A world first drilling program trialling new technologies in South Australia is expected to help revive greenfields minerals exploration in Australia.
The Mineral Systems Drilling Program (MSDP), a collaboration between the Deep Exploration Technologies Cooperative Research Centre (DET CRC) and mineral explorers, service providers, researchers, and the government last month, completed trials in SA’s northern Eyre Peninsula of new technologies to increase exploration speed and efficiency.
Conducted over nine months and involving 14 holes and nearly eight kilometres of drilling, the program also revealed valuable geological information on the eastern Gawler Craton Olympic Copper Gold Province, well known as one of the state’s major emerging mineral areas.
The organisations and companies involved included the Geological Survey of South Australia, Minotaur Exploration, Kingston Resources, Imdex, Olympus, and researchers from the CSIRO, Curtin University, and Adelaide University.
Professor Richard Hillis, CEO of DET CRC, said their focus was on trialling the technologies in a real-world drilling program to speed transition from the lab to commercialisation.
“Australia’s share of mineral exploration expenditure has halved from approximately one quarter to one eighth of the world’s total in the last 25 years. The decline in exploration expenditure has paralleled the decline in the discovery of major new mineral deposits in Australia,” he said.
“Decreasing mineral exploration success and expenditure in Australia reflect the fact that relatively easy-to-find mineral deposits with a surface expression have largely been discovered. New mineral exploration provinces must be found hidden beneath barren cover rocks, such as those covering hidden deposits in the Gawler Craton.”
The technologies deliver real-time information which in turn enables faster decision making. They include a fluid management system; a Wireless Sub that monitors drilling parameters; an AutoSonde with gamma sensor that is deployed into a hole and analyses the rocks intersected as the drill rods are pulled out of the hole; the AutoShuttle that is deployed similarly to the AutoSonde and acquires data while drilling is progressing. It is ‘shuttled’ to and from the surface (with its recorded data) every time the core barrel is retrieved; the Lab-at-Rig provides near real-time XRF1 geochemistry and XRD2 mineralogy on drill cuttings, enabling greater confidence in assessing the prospectivity of the drill core.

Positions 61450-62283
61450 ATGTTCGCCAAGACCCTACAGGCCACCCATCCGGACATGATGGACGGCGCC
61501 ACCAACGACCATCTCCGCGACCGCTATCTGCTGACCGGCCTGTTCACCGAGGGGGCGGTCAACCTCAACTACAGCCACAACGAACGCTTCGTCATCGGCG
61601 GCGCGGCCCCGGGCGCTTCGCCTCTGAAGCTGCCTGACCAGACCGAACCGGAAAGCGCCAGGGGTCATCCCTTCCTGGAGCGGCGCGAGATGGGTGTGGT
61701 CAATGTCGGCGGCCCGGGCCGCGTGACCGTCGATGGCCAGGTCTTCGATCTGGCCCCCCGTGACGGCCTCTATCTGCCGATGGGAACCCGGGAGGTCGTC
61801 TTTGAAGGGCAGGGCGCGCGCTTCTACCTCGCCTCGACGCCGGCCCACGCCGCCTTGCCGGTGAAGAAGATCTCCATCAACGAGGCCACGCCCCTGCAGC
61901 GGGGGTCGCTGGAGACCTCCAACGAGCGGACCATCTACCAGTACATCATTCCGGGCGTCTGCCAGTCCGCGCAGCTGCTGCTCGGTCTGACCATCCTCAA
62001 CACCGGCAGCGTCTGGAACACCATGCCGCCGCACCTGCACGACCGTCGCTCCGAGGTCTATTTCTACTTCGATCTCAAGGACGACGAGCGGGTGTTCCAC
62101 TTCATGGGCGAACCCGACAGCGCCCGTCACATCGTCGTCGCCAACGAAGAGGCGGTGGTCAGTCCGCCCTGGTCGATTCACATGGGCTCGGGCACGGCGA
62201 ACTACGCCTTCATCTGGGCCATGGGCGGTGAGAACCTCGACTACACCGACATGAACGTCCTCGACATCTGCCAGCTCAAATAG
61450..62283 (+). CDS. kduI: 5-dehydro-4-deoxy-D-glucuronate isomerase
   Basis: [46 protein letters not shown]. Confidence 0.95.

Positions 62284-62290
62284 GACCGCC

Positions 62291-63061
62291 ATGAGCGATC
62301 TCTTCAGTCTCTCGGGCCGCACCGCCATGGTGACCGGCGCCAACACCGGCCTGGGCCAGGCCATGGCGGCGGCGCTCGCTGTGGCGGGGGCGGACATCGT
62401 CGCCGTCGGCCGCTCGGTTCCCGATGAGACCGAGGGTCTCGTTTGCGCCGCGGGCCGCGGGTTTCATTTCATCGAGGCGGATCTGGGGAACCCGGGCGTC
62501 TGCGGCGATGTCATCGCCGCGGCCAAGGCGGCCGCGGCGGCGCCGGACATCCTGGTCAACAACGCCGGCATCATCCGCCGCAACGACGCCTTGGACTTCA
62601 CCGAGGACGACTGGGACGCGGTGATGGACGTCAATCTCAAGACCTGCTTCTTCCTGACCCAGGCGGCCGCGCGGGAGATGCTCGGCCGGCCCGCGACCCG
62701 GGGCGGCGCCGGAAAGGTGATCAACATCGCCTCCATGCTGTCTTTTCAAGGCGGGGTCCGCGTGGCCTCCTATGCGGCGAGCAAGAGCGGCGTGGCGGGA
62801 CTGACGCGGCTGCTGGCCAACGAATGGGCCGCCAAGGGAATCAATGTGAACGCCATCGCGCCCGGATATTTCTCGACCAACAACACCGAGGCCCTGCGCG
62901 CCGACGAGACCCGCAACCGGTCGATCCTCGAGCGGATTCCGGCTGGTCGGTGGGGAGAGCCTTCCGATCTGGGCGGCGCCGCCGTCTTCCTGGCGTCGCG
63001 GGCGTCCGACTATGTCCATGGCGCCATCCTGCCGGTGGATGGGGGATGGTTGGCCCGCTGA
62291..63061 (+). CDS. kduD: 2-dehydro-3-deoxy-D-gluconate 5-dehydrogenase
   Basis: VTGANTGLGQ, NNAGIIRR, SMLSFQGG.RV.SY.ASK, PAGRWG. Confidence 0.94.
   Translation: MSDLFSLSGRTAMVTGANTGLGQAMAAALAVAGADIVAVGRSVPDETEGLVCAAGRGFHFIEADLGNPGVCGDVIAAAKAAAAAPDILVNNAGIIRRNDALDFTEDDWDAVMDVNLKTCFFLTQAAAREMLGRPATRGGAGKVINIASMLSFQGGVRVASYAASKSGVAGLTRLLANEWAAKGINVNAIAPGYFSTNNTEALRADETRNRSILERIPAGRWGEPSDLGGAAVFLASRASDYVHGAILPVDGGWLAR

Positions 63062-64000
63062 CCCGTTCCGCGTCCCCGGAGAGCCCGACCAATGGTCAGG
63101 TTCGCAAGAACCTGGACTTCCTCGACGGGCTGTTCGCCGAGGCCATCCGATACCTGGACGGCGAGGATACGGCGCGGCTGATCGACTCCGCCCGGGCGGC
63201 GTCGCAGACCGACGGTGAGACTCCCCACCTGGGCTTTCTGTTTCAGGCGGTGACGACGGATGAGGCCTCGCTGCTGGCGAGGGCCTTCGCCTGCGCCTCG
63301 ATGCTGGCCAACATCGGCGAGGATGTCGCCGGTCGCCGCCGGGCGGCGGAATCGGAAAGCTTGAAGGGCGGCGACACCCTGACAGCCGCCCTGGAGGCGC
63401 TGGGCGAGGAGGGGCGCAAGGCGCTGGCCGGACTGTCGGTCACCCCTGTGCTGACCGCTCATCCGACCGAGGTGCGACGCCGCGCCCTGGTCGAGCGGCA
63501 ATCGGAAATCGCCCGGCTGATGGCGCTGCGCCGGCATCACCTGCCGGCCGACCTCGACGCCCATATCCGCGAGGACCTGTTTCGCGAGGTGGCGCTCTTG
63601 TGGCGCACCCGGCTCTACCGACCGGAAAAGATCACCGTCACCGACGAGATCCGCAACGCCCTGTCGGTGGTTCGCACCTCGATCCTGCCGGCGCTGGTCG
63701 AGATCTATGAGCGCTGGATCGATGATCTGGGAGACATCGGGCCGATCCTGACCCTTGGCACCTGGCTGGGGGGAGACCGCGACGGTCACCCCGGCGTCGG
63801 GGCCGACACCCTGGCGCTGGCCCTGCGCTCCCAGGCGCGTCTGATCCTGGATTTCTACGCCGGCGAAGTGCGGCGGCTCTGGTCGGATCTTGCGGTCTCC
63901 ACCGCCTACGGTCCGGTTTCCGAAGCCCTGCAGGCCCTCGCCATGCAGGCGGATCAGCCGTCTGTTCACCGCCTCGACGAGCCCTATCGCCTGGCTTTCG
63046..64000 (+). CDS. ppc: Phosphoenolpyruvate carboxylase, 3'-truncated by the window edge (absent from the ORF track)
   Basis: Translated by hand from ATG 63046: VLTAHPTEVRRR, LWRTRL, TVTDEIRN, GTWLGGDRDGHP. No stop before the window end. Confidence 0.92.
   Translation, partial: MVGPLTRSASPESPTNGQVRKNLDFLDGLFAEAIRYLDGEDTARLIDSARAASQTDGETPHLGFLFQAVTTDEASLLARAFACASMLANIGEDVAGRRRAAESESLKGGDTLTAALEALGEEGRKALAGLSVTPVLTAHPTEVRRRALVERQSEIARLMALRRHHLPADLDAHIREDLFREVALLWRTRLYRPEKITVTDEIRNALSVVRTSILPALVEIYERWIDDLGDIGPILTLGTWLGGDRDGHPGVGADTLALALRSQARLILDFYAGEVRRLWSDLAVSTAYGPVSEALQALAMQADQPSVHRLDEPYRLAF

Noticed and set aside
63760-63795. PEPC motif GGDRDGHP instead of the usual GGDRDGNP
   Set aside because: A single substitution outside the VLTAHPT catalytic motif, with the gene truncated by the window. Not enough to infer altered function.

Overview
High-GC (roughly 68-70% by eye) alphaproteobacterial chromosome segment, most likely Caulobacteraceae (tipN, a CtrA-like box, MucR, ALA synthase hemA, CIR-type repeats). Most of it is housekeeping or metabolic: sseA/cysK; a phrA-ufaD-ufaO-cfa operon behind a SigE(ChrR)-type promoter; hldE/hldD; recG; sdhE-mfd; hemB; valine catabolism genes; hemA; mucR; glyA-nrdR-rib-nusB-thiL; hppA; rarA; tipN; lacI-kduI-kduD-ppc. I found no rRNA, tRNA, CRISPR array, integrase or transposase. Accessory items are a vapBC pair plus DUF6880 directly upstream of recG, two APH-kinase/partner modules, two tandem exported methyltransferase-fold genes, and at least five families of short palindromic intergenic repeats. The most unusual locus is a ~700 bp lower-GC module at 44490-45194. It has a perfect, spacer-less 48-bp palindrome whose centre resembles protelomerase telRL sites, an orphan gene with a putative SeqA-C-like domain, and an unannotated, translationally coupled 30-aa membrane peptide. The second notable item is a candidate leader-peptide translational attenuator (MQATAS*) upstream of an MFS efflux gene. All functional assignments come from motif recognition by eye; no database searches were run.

Geologists and managers will be able to access the data anywhere in the world with information such as operating efficiency, target depth, and intersections provided.
Drill holes can be analysed remotely and follow up holes can be drilled immediately; without having to wait months for analyses and remobilising crews back to remote locations.
Hillis went on to say, “An additional aspect of this type of work that can be forgotten are its benefits to rural and regional economies. From water-trucking to road-grading to 3225 meals served in the bush, over one hundred South Australian suppliers benefitted from this project.”
Mineral resources minister Tom Koutsantonis said real time exploration will alter the way the resources sector carries out mining and exploration, enabling analysis to be conducted then and there.
“People in boardrooms can be analysing this data, making decisions about where the next hole will be and how to invest those vital exploration dollars,” he said.
“This is a game changer for mining and is being developed right here in South Australia.”
The SA government has supported the DET CRCs approach with a $2.5 million investment from their Plan for Accelerating Exploration (PACE) Frontiers programme. The program also provided $145,000 to Monax Mining last year for three projects in SA.
Minotaur Exploration, Kingston Resources and DET CRC also provided an extra $1 million in funding.